Any tricks of the trade you would share with young photographers? Be relentless in what you do. Take risks. Let go of everything in life but your work. Pour every ounce of yourself into that camera and someone will notice. Cue up on what the public wants to see and focus on it. From a technical standpoint, your post game has to be strong. You will never advance as a professional if your attention to detail is lacking. Sharing is caring, and kindness comes back.
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Is there something special about Dallas and its skyline that keeps you coming back to it as a subject? I think it probably links back to my childhood. I remember being totally hooked after visiting Reunion Tower. And there's always been something about the (possibly cliche) postcard view of the skyline over a flooded Trinity. The way deep blues and reds reflect off of Bank of America and the Hyatt at sunset. We've all seen the old 35mm image in Google searches. Aside from 1980s nostalgia, Dallas is just unique. Aesthetically speaking, the skyline is spaced nicely, has good shape, placement, colors, textures, etc. She's a pretty gal. Day or night.
Other than Dallas, what's the prettiest thing/place you've ever shot? White Sands, New Mexico. They're not kidding with that whole "Land of Enchantment" schtick.
Is there ever a day you don't spend with your camera? Not really. It's something you almost feel obligated to have on your person at all times. There's no such thing as vacation anymore. It's just a photo trip somewhere other than Dallas.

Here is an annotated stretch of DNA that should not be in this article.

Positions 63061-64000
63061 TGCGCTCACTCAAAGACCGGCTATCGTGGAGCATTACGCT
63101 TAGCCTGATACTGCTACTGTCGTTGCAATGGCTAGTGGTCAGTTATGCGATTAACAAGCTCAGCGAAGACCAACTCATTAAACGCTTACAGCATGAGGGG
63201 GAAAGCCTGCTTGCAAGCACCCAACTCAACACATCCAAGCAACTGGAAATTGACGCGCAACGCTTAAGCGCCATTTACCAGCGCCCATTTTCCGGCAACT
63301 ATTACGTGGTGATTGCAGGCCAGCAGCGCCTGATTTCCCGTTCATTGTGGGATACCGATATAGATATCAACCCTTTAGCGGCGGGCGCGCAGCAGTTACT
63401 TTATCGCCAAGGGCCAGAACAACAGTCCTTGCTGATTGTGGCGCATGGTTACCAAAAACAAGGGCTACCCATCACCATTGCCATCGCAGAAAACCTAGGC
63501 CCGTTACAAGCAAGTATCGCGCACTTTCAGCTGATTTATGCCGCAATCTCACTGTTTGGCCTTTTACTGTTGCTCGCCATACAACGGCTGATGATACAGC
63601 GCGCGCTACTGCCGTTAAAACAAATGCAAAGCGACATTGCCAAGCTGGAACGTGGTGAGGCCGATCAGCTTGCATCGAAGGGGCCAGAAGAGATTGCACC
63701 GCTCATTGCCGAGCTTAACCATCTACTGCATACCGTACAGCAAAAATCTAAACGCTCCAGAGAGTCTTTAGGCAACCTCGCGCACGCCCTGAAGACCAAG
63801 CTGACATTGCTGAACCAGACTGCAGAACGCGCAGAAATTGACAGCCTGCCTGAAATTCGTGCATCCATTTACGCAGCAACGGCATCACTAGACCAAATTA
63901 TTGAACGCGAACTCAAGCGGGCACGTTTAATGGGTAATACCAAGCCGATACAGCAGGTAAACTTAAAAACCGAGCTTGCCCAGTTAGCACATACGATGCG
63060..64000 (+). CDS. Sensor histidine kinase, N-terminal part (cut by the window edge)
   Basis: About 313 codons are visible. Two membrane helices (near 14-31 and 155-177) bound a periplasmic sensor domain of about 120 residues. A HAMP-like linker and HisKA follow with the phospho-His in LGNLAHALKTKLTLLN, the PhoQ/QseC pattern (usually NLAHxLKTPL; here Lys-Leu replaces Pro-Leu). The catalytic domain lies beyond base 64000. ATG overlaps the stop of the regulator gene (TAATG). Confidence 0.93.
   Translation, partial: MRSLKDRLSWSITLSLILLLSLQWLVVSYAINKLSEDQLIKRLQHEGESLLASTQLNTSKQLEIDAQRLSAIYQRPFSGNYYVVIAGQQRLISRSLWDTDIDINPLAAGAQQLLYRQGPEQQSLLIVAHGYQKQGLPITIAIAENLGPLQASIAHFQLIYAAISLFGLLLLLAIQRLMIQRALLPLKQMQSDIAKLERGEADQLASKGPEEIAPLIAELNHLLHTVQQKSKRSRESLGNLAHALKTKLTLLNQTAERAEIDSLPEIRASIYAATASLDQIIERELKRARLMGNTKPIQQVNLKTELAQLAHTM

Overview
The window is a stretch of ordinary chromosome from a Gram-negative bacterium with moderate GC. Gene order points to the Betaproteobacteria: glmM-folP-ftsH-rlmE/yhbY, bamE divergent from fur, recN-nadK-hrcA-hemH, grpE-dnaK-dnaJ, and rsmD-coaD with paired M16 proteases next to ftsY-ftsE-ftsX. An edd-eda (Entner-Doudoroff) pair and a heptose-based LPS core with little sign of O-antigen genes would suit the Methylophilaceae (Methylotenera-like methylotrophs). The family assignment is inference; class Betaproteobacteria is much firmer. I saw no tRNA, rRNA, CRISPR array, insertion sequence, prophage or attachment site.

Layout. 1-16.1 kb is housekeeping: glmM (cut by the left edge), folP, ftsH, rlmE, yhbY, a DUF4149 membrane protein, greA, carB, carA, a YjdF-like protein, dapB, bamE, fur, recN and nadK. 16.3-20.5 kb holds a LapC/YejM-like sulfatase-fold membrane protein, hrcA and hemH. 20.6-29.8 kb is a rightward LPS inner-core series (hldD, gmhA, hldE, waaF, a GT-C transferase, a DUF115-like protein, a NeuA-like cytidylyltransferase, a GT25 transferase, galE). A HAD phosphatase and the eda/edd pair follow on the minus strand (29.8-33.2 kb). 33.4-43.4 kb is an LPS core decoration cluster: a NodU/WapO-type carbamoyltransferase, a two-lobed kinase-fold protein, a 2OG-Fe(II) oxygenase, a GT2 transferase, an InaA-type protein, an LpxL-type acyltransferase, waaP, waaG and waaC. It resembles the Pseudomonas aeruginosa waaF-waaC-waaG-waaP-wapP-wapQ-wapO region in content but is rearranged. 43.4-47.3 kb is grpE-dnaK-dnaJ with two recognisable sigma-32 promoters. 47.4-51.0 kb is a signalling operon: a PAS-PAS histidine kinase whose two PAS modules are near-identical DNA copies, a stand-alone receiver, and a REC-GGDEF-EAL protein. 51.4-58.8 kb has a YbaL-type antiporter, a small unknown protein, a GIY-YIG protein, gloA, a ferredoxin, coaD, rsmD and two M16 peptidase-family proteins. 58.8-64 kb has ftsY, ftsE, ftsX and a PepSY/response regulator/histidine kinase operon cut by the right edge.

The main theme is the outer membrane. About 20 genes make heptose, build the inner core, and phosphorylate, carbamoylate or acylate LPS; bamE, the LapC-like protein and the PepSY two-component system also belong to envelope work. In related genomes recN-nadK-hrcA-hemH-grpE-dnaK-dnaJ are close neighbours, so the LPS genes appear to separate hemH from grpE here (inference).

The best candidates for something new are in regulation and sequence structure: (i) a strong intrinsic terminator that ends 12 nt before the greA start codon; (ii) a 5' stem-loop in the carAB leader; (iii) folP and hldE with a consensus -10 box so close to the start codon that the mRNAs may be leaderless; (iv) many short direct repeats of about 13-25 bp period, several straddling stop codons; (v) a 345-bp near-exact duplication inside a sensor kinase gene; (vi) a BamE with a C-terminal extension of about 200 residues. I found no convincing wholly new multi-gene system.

100 Creatives: 100. Theater Mastermind Matt Posey 99. Comedy Queen Amanda Austin 98. Deep Ellum Enterpriser Brandon Castillo 97. Humanitarian Artist Willie Baronet 96. Funny Man Paul Varghese 95. Painting Provocateur Art Peña 94. Magic Man Trigg Watson 93. Enigmatic Musician George Quartz 92. Artistic Luminary Joshua King 91. Inventive Director Rene Moreno 90. Color Mavens Marianne Newsom and Sunny Sliger 89. Literary Lion Thea Temple 88. Movie Maestro Eric Steele 87. Storytelling Dynamo Nicole Stewart 86. Collaborative Artist Ryder Richards 85. Party Planning Print maker Raymond Butler 84. Avant-gardist Publisher Javier Valadez 83. Movie Nerd James Wallace 82. Artistic Tastemakers Elissa & Erin Stafford 81. Pioneering Arts Advocates Mark Lowry & Michael Warner 80. Imaginative Director Jeremy Bartel 79. Behind-the-Scenes Teacher Rachel Hull 78. Kaleidoscopic Artist Taylor "Effin" Cleveland 77. Filmmaker & Environmentalist Michael Cain 76. Music Activist Salim Nourallah 75. Underground Entrepreneur Daniel Yanez 74. Original Talent Celia Eberle 73. Comic Artist Aaron Aryanpur 72. Classical Thespian Raphael Parry 71. Dance Captain Valerie Shelton Tabor 70. Underground Culture Mainstay Karen X. Minzer 69. Effervescent Gallerist Brandy Michele Adams 68. Birthday Party Enthusiast Paige Chenault 67. Community Architect Monica Diodati 66. Intrepid Publisher Will Evans 65. Writerly Wit Noa Gavin 64. Maverick Artist Roberto Munguia 63. Fresh Perspective Kelsey Leigh Ervi 62. Virtuosic Violinist Nathan Olson 61. Open Classical's Dynamic Duo Mark Landson & Patricia Yakesch 60. Rising Talent Michelle Rawlings 59. Adventurous Filmmaker Toby Halbrooks 58. Man of Mystery Edward Ruiz 57. Inquisitive Sculptor Val Curry 56. Offbeat Intellect Thomas Riccio 55. Doers and Makers Shannon Driscoll & Kayli House Cusick 54. Performance Pioneer Katherine Owens 53. Experimental Filmmaker and Video Artist Mike Morris 52. Flowering Fashioner Lucy Dang 51. Insightful Artist Stephen Lapthisophon 50. Dallas Arts District 49. Farmer's Market Localvore Sarah Perry 48. Technological Painter John Pomara 47. Progressive Playmakers Christopher Carlos & Tina Parker 46. Purposive Chef Chad Houser 45. Absorbing Artist Jeff Gibbons 44. Artistic Integrator Erica Felicella 43. Multi-talented Director Tre Garrett 42. Anachronistic Musician Matt Tolentino 41. Emerging Veteran Actor Van Quattro 40. Festival Orchestrator Anna Sophia van Zweden 39. Literary Framer Karen Weiner 38. Man Behind the Music Gavin Mulloy 37. The Godfather of Dallas Art Frank Campagna 36. Rising Star Adam A. Anderson 35. Artist Organizer Heyd Fontenot 34. Music Innovator Stefan Gonzalez 33. Triple Threat Giovanni Valderas 32. Cultural Connector Lauren Cross 31. Critical Artist Thor Johnson 30. Delicate Touch Margaret Meehan 29. Fashion Forward Charles Smith II 28. Dedicated Artist Carolyn Sortor 27. Political Cyber Banksy Wylie H Dallas 26. Dance Preserver Lisa Mesa Rogers 25. Rob 'Ain't No Creative Like A Bow-Tie-Wearing Creative' Shearer 24. Scholar of the Stage Susan Sargeant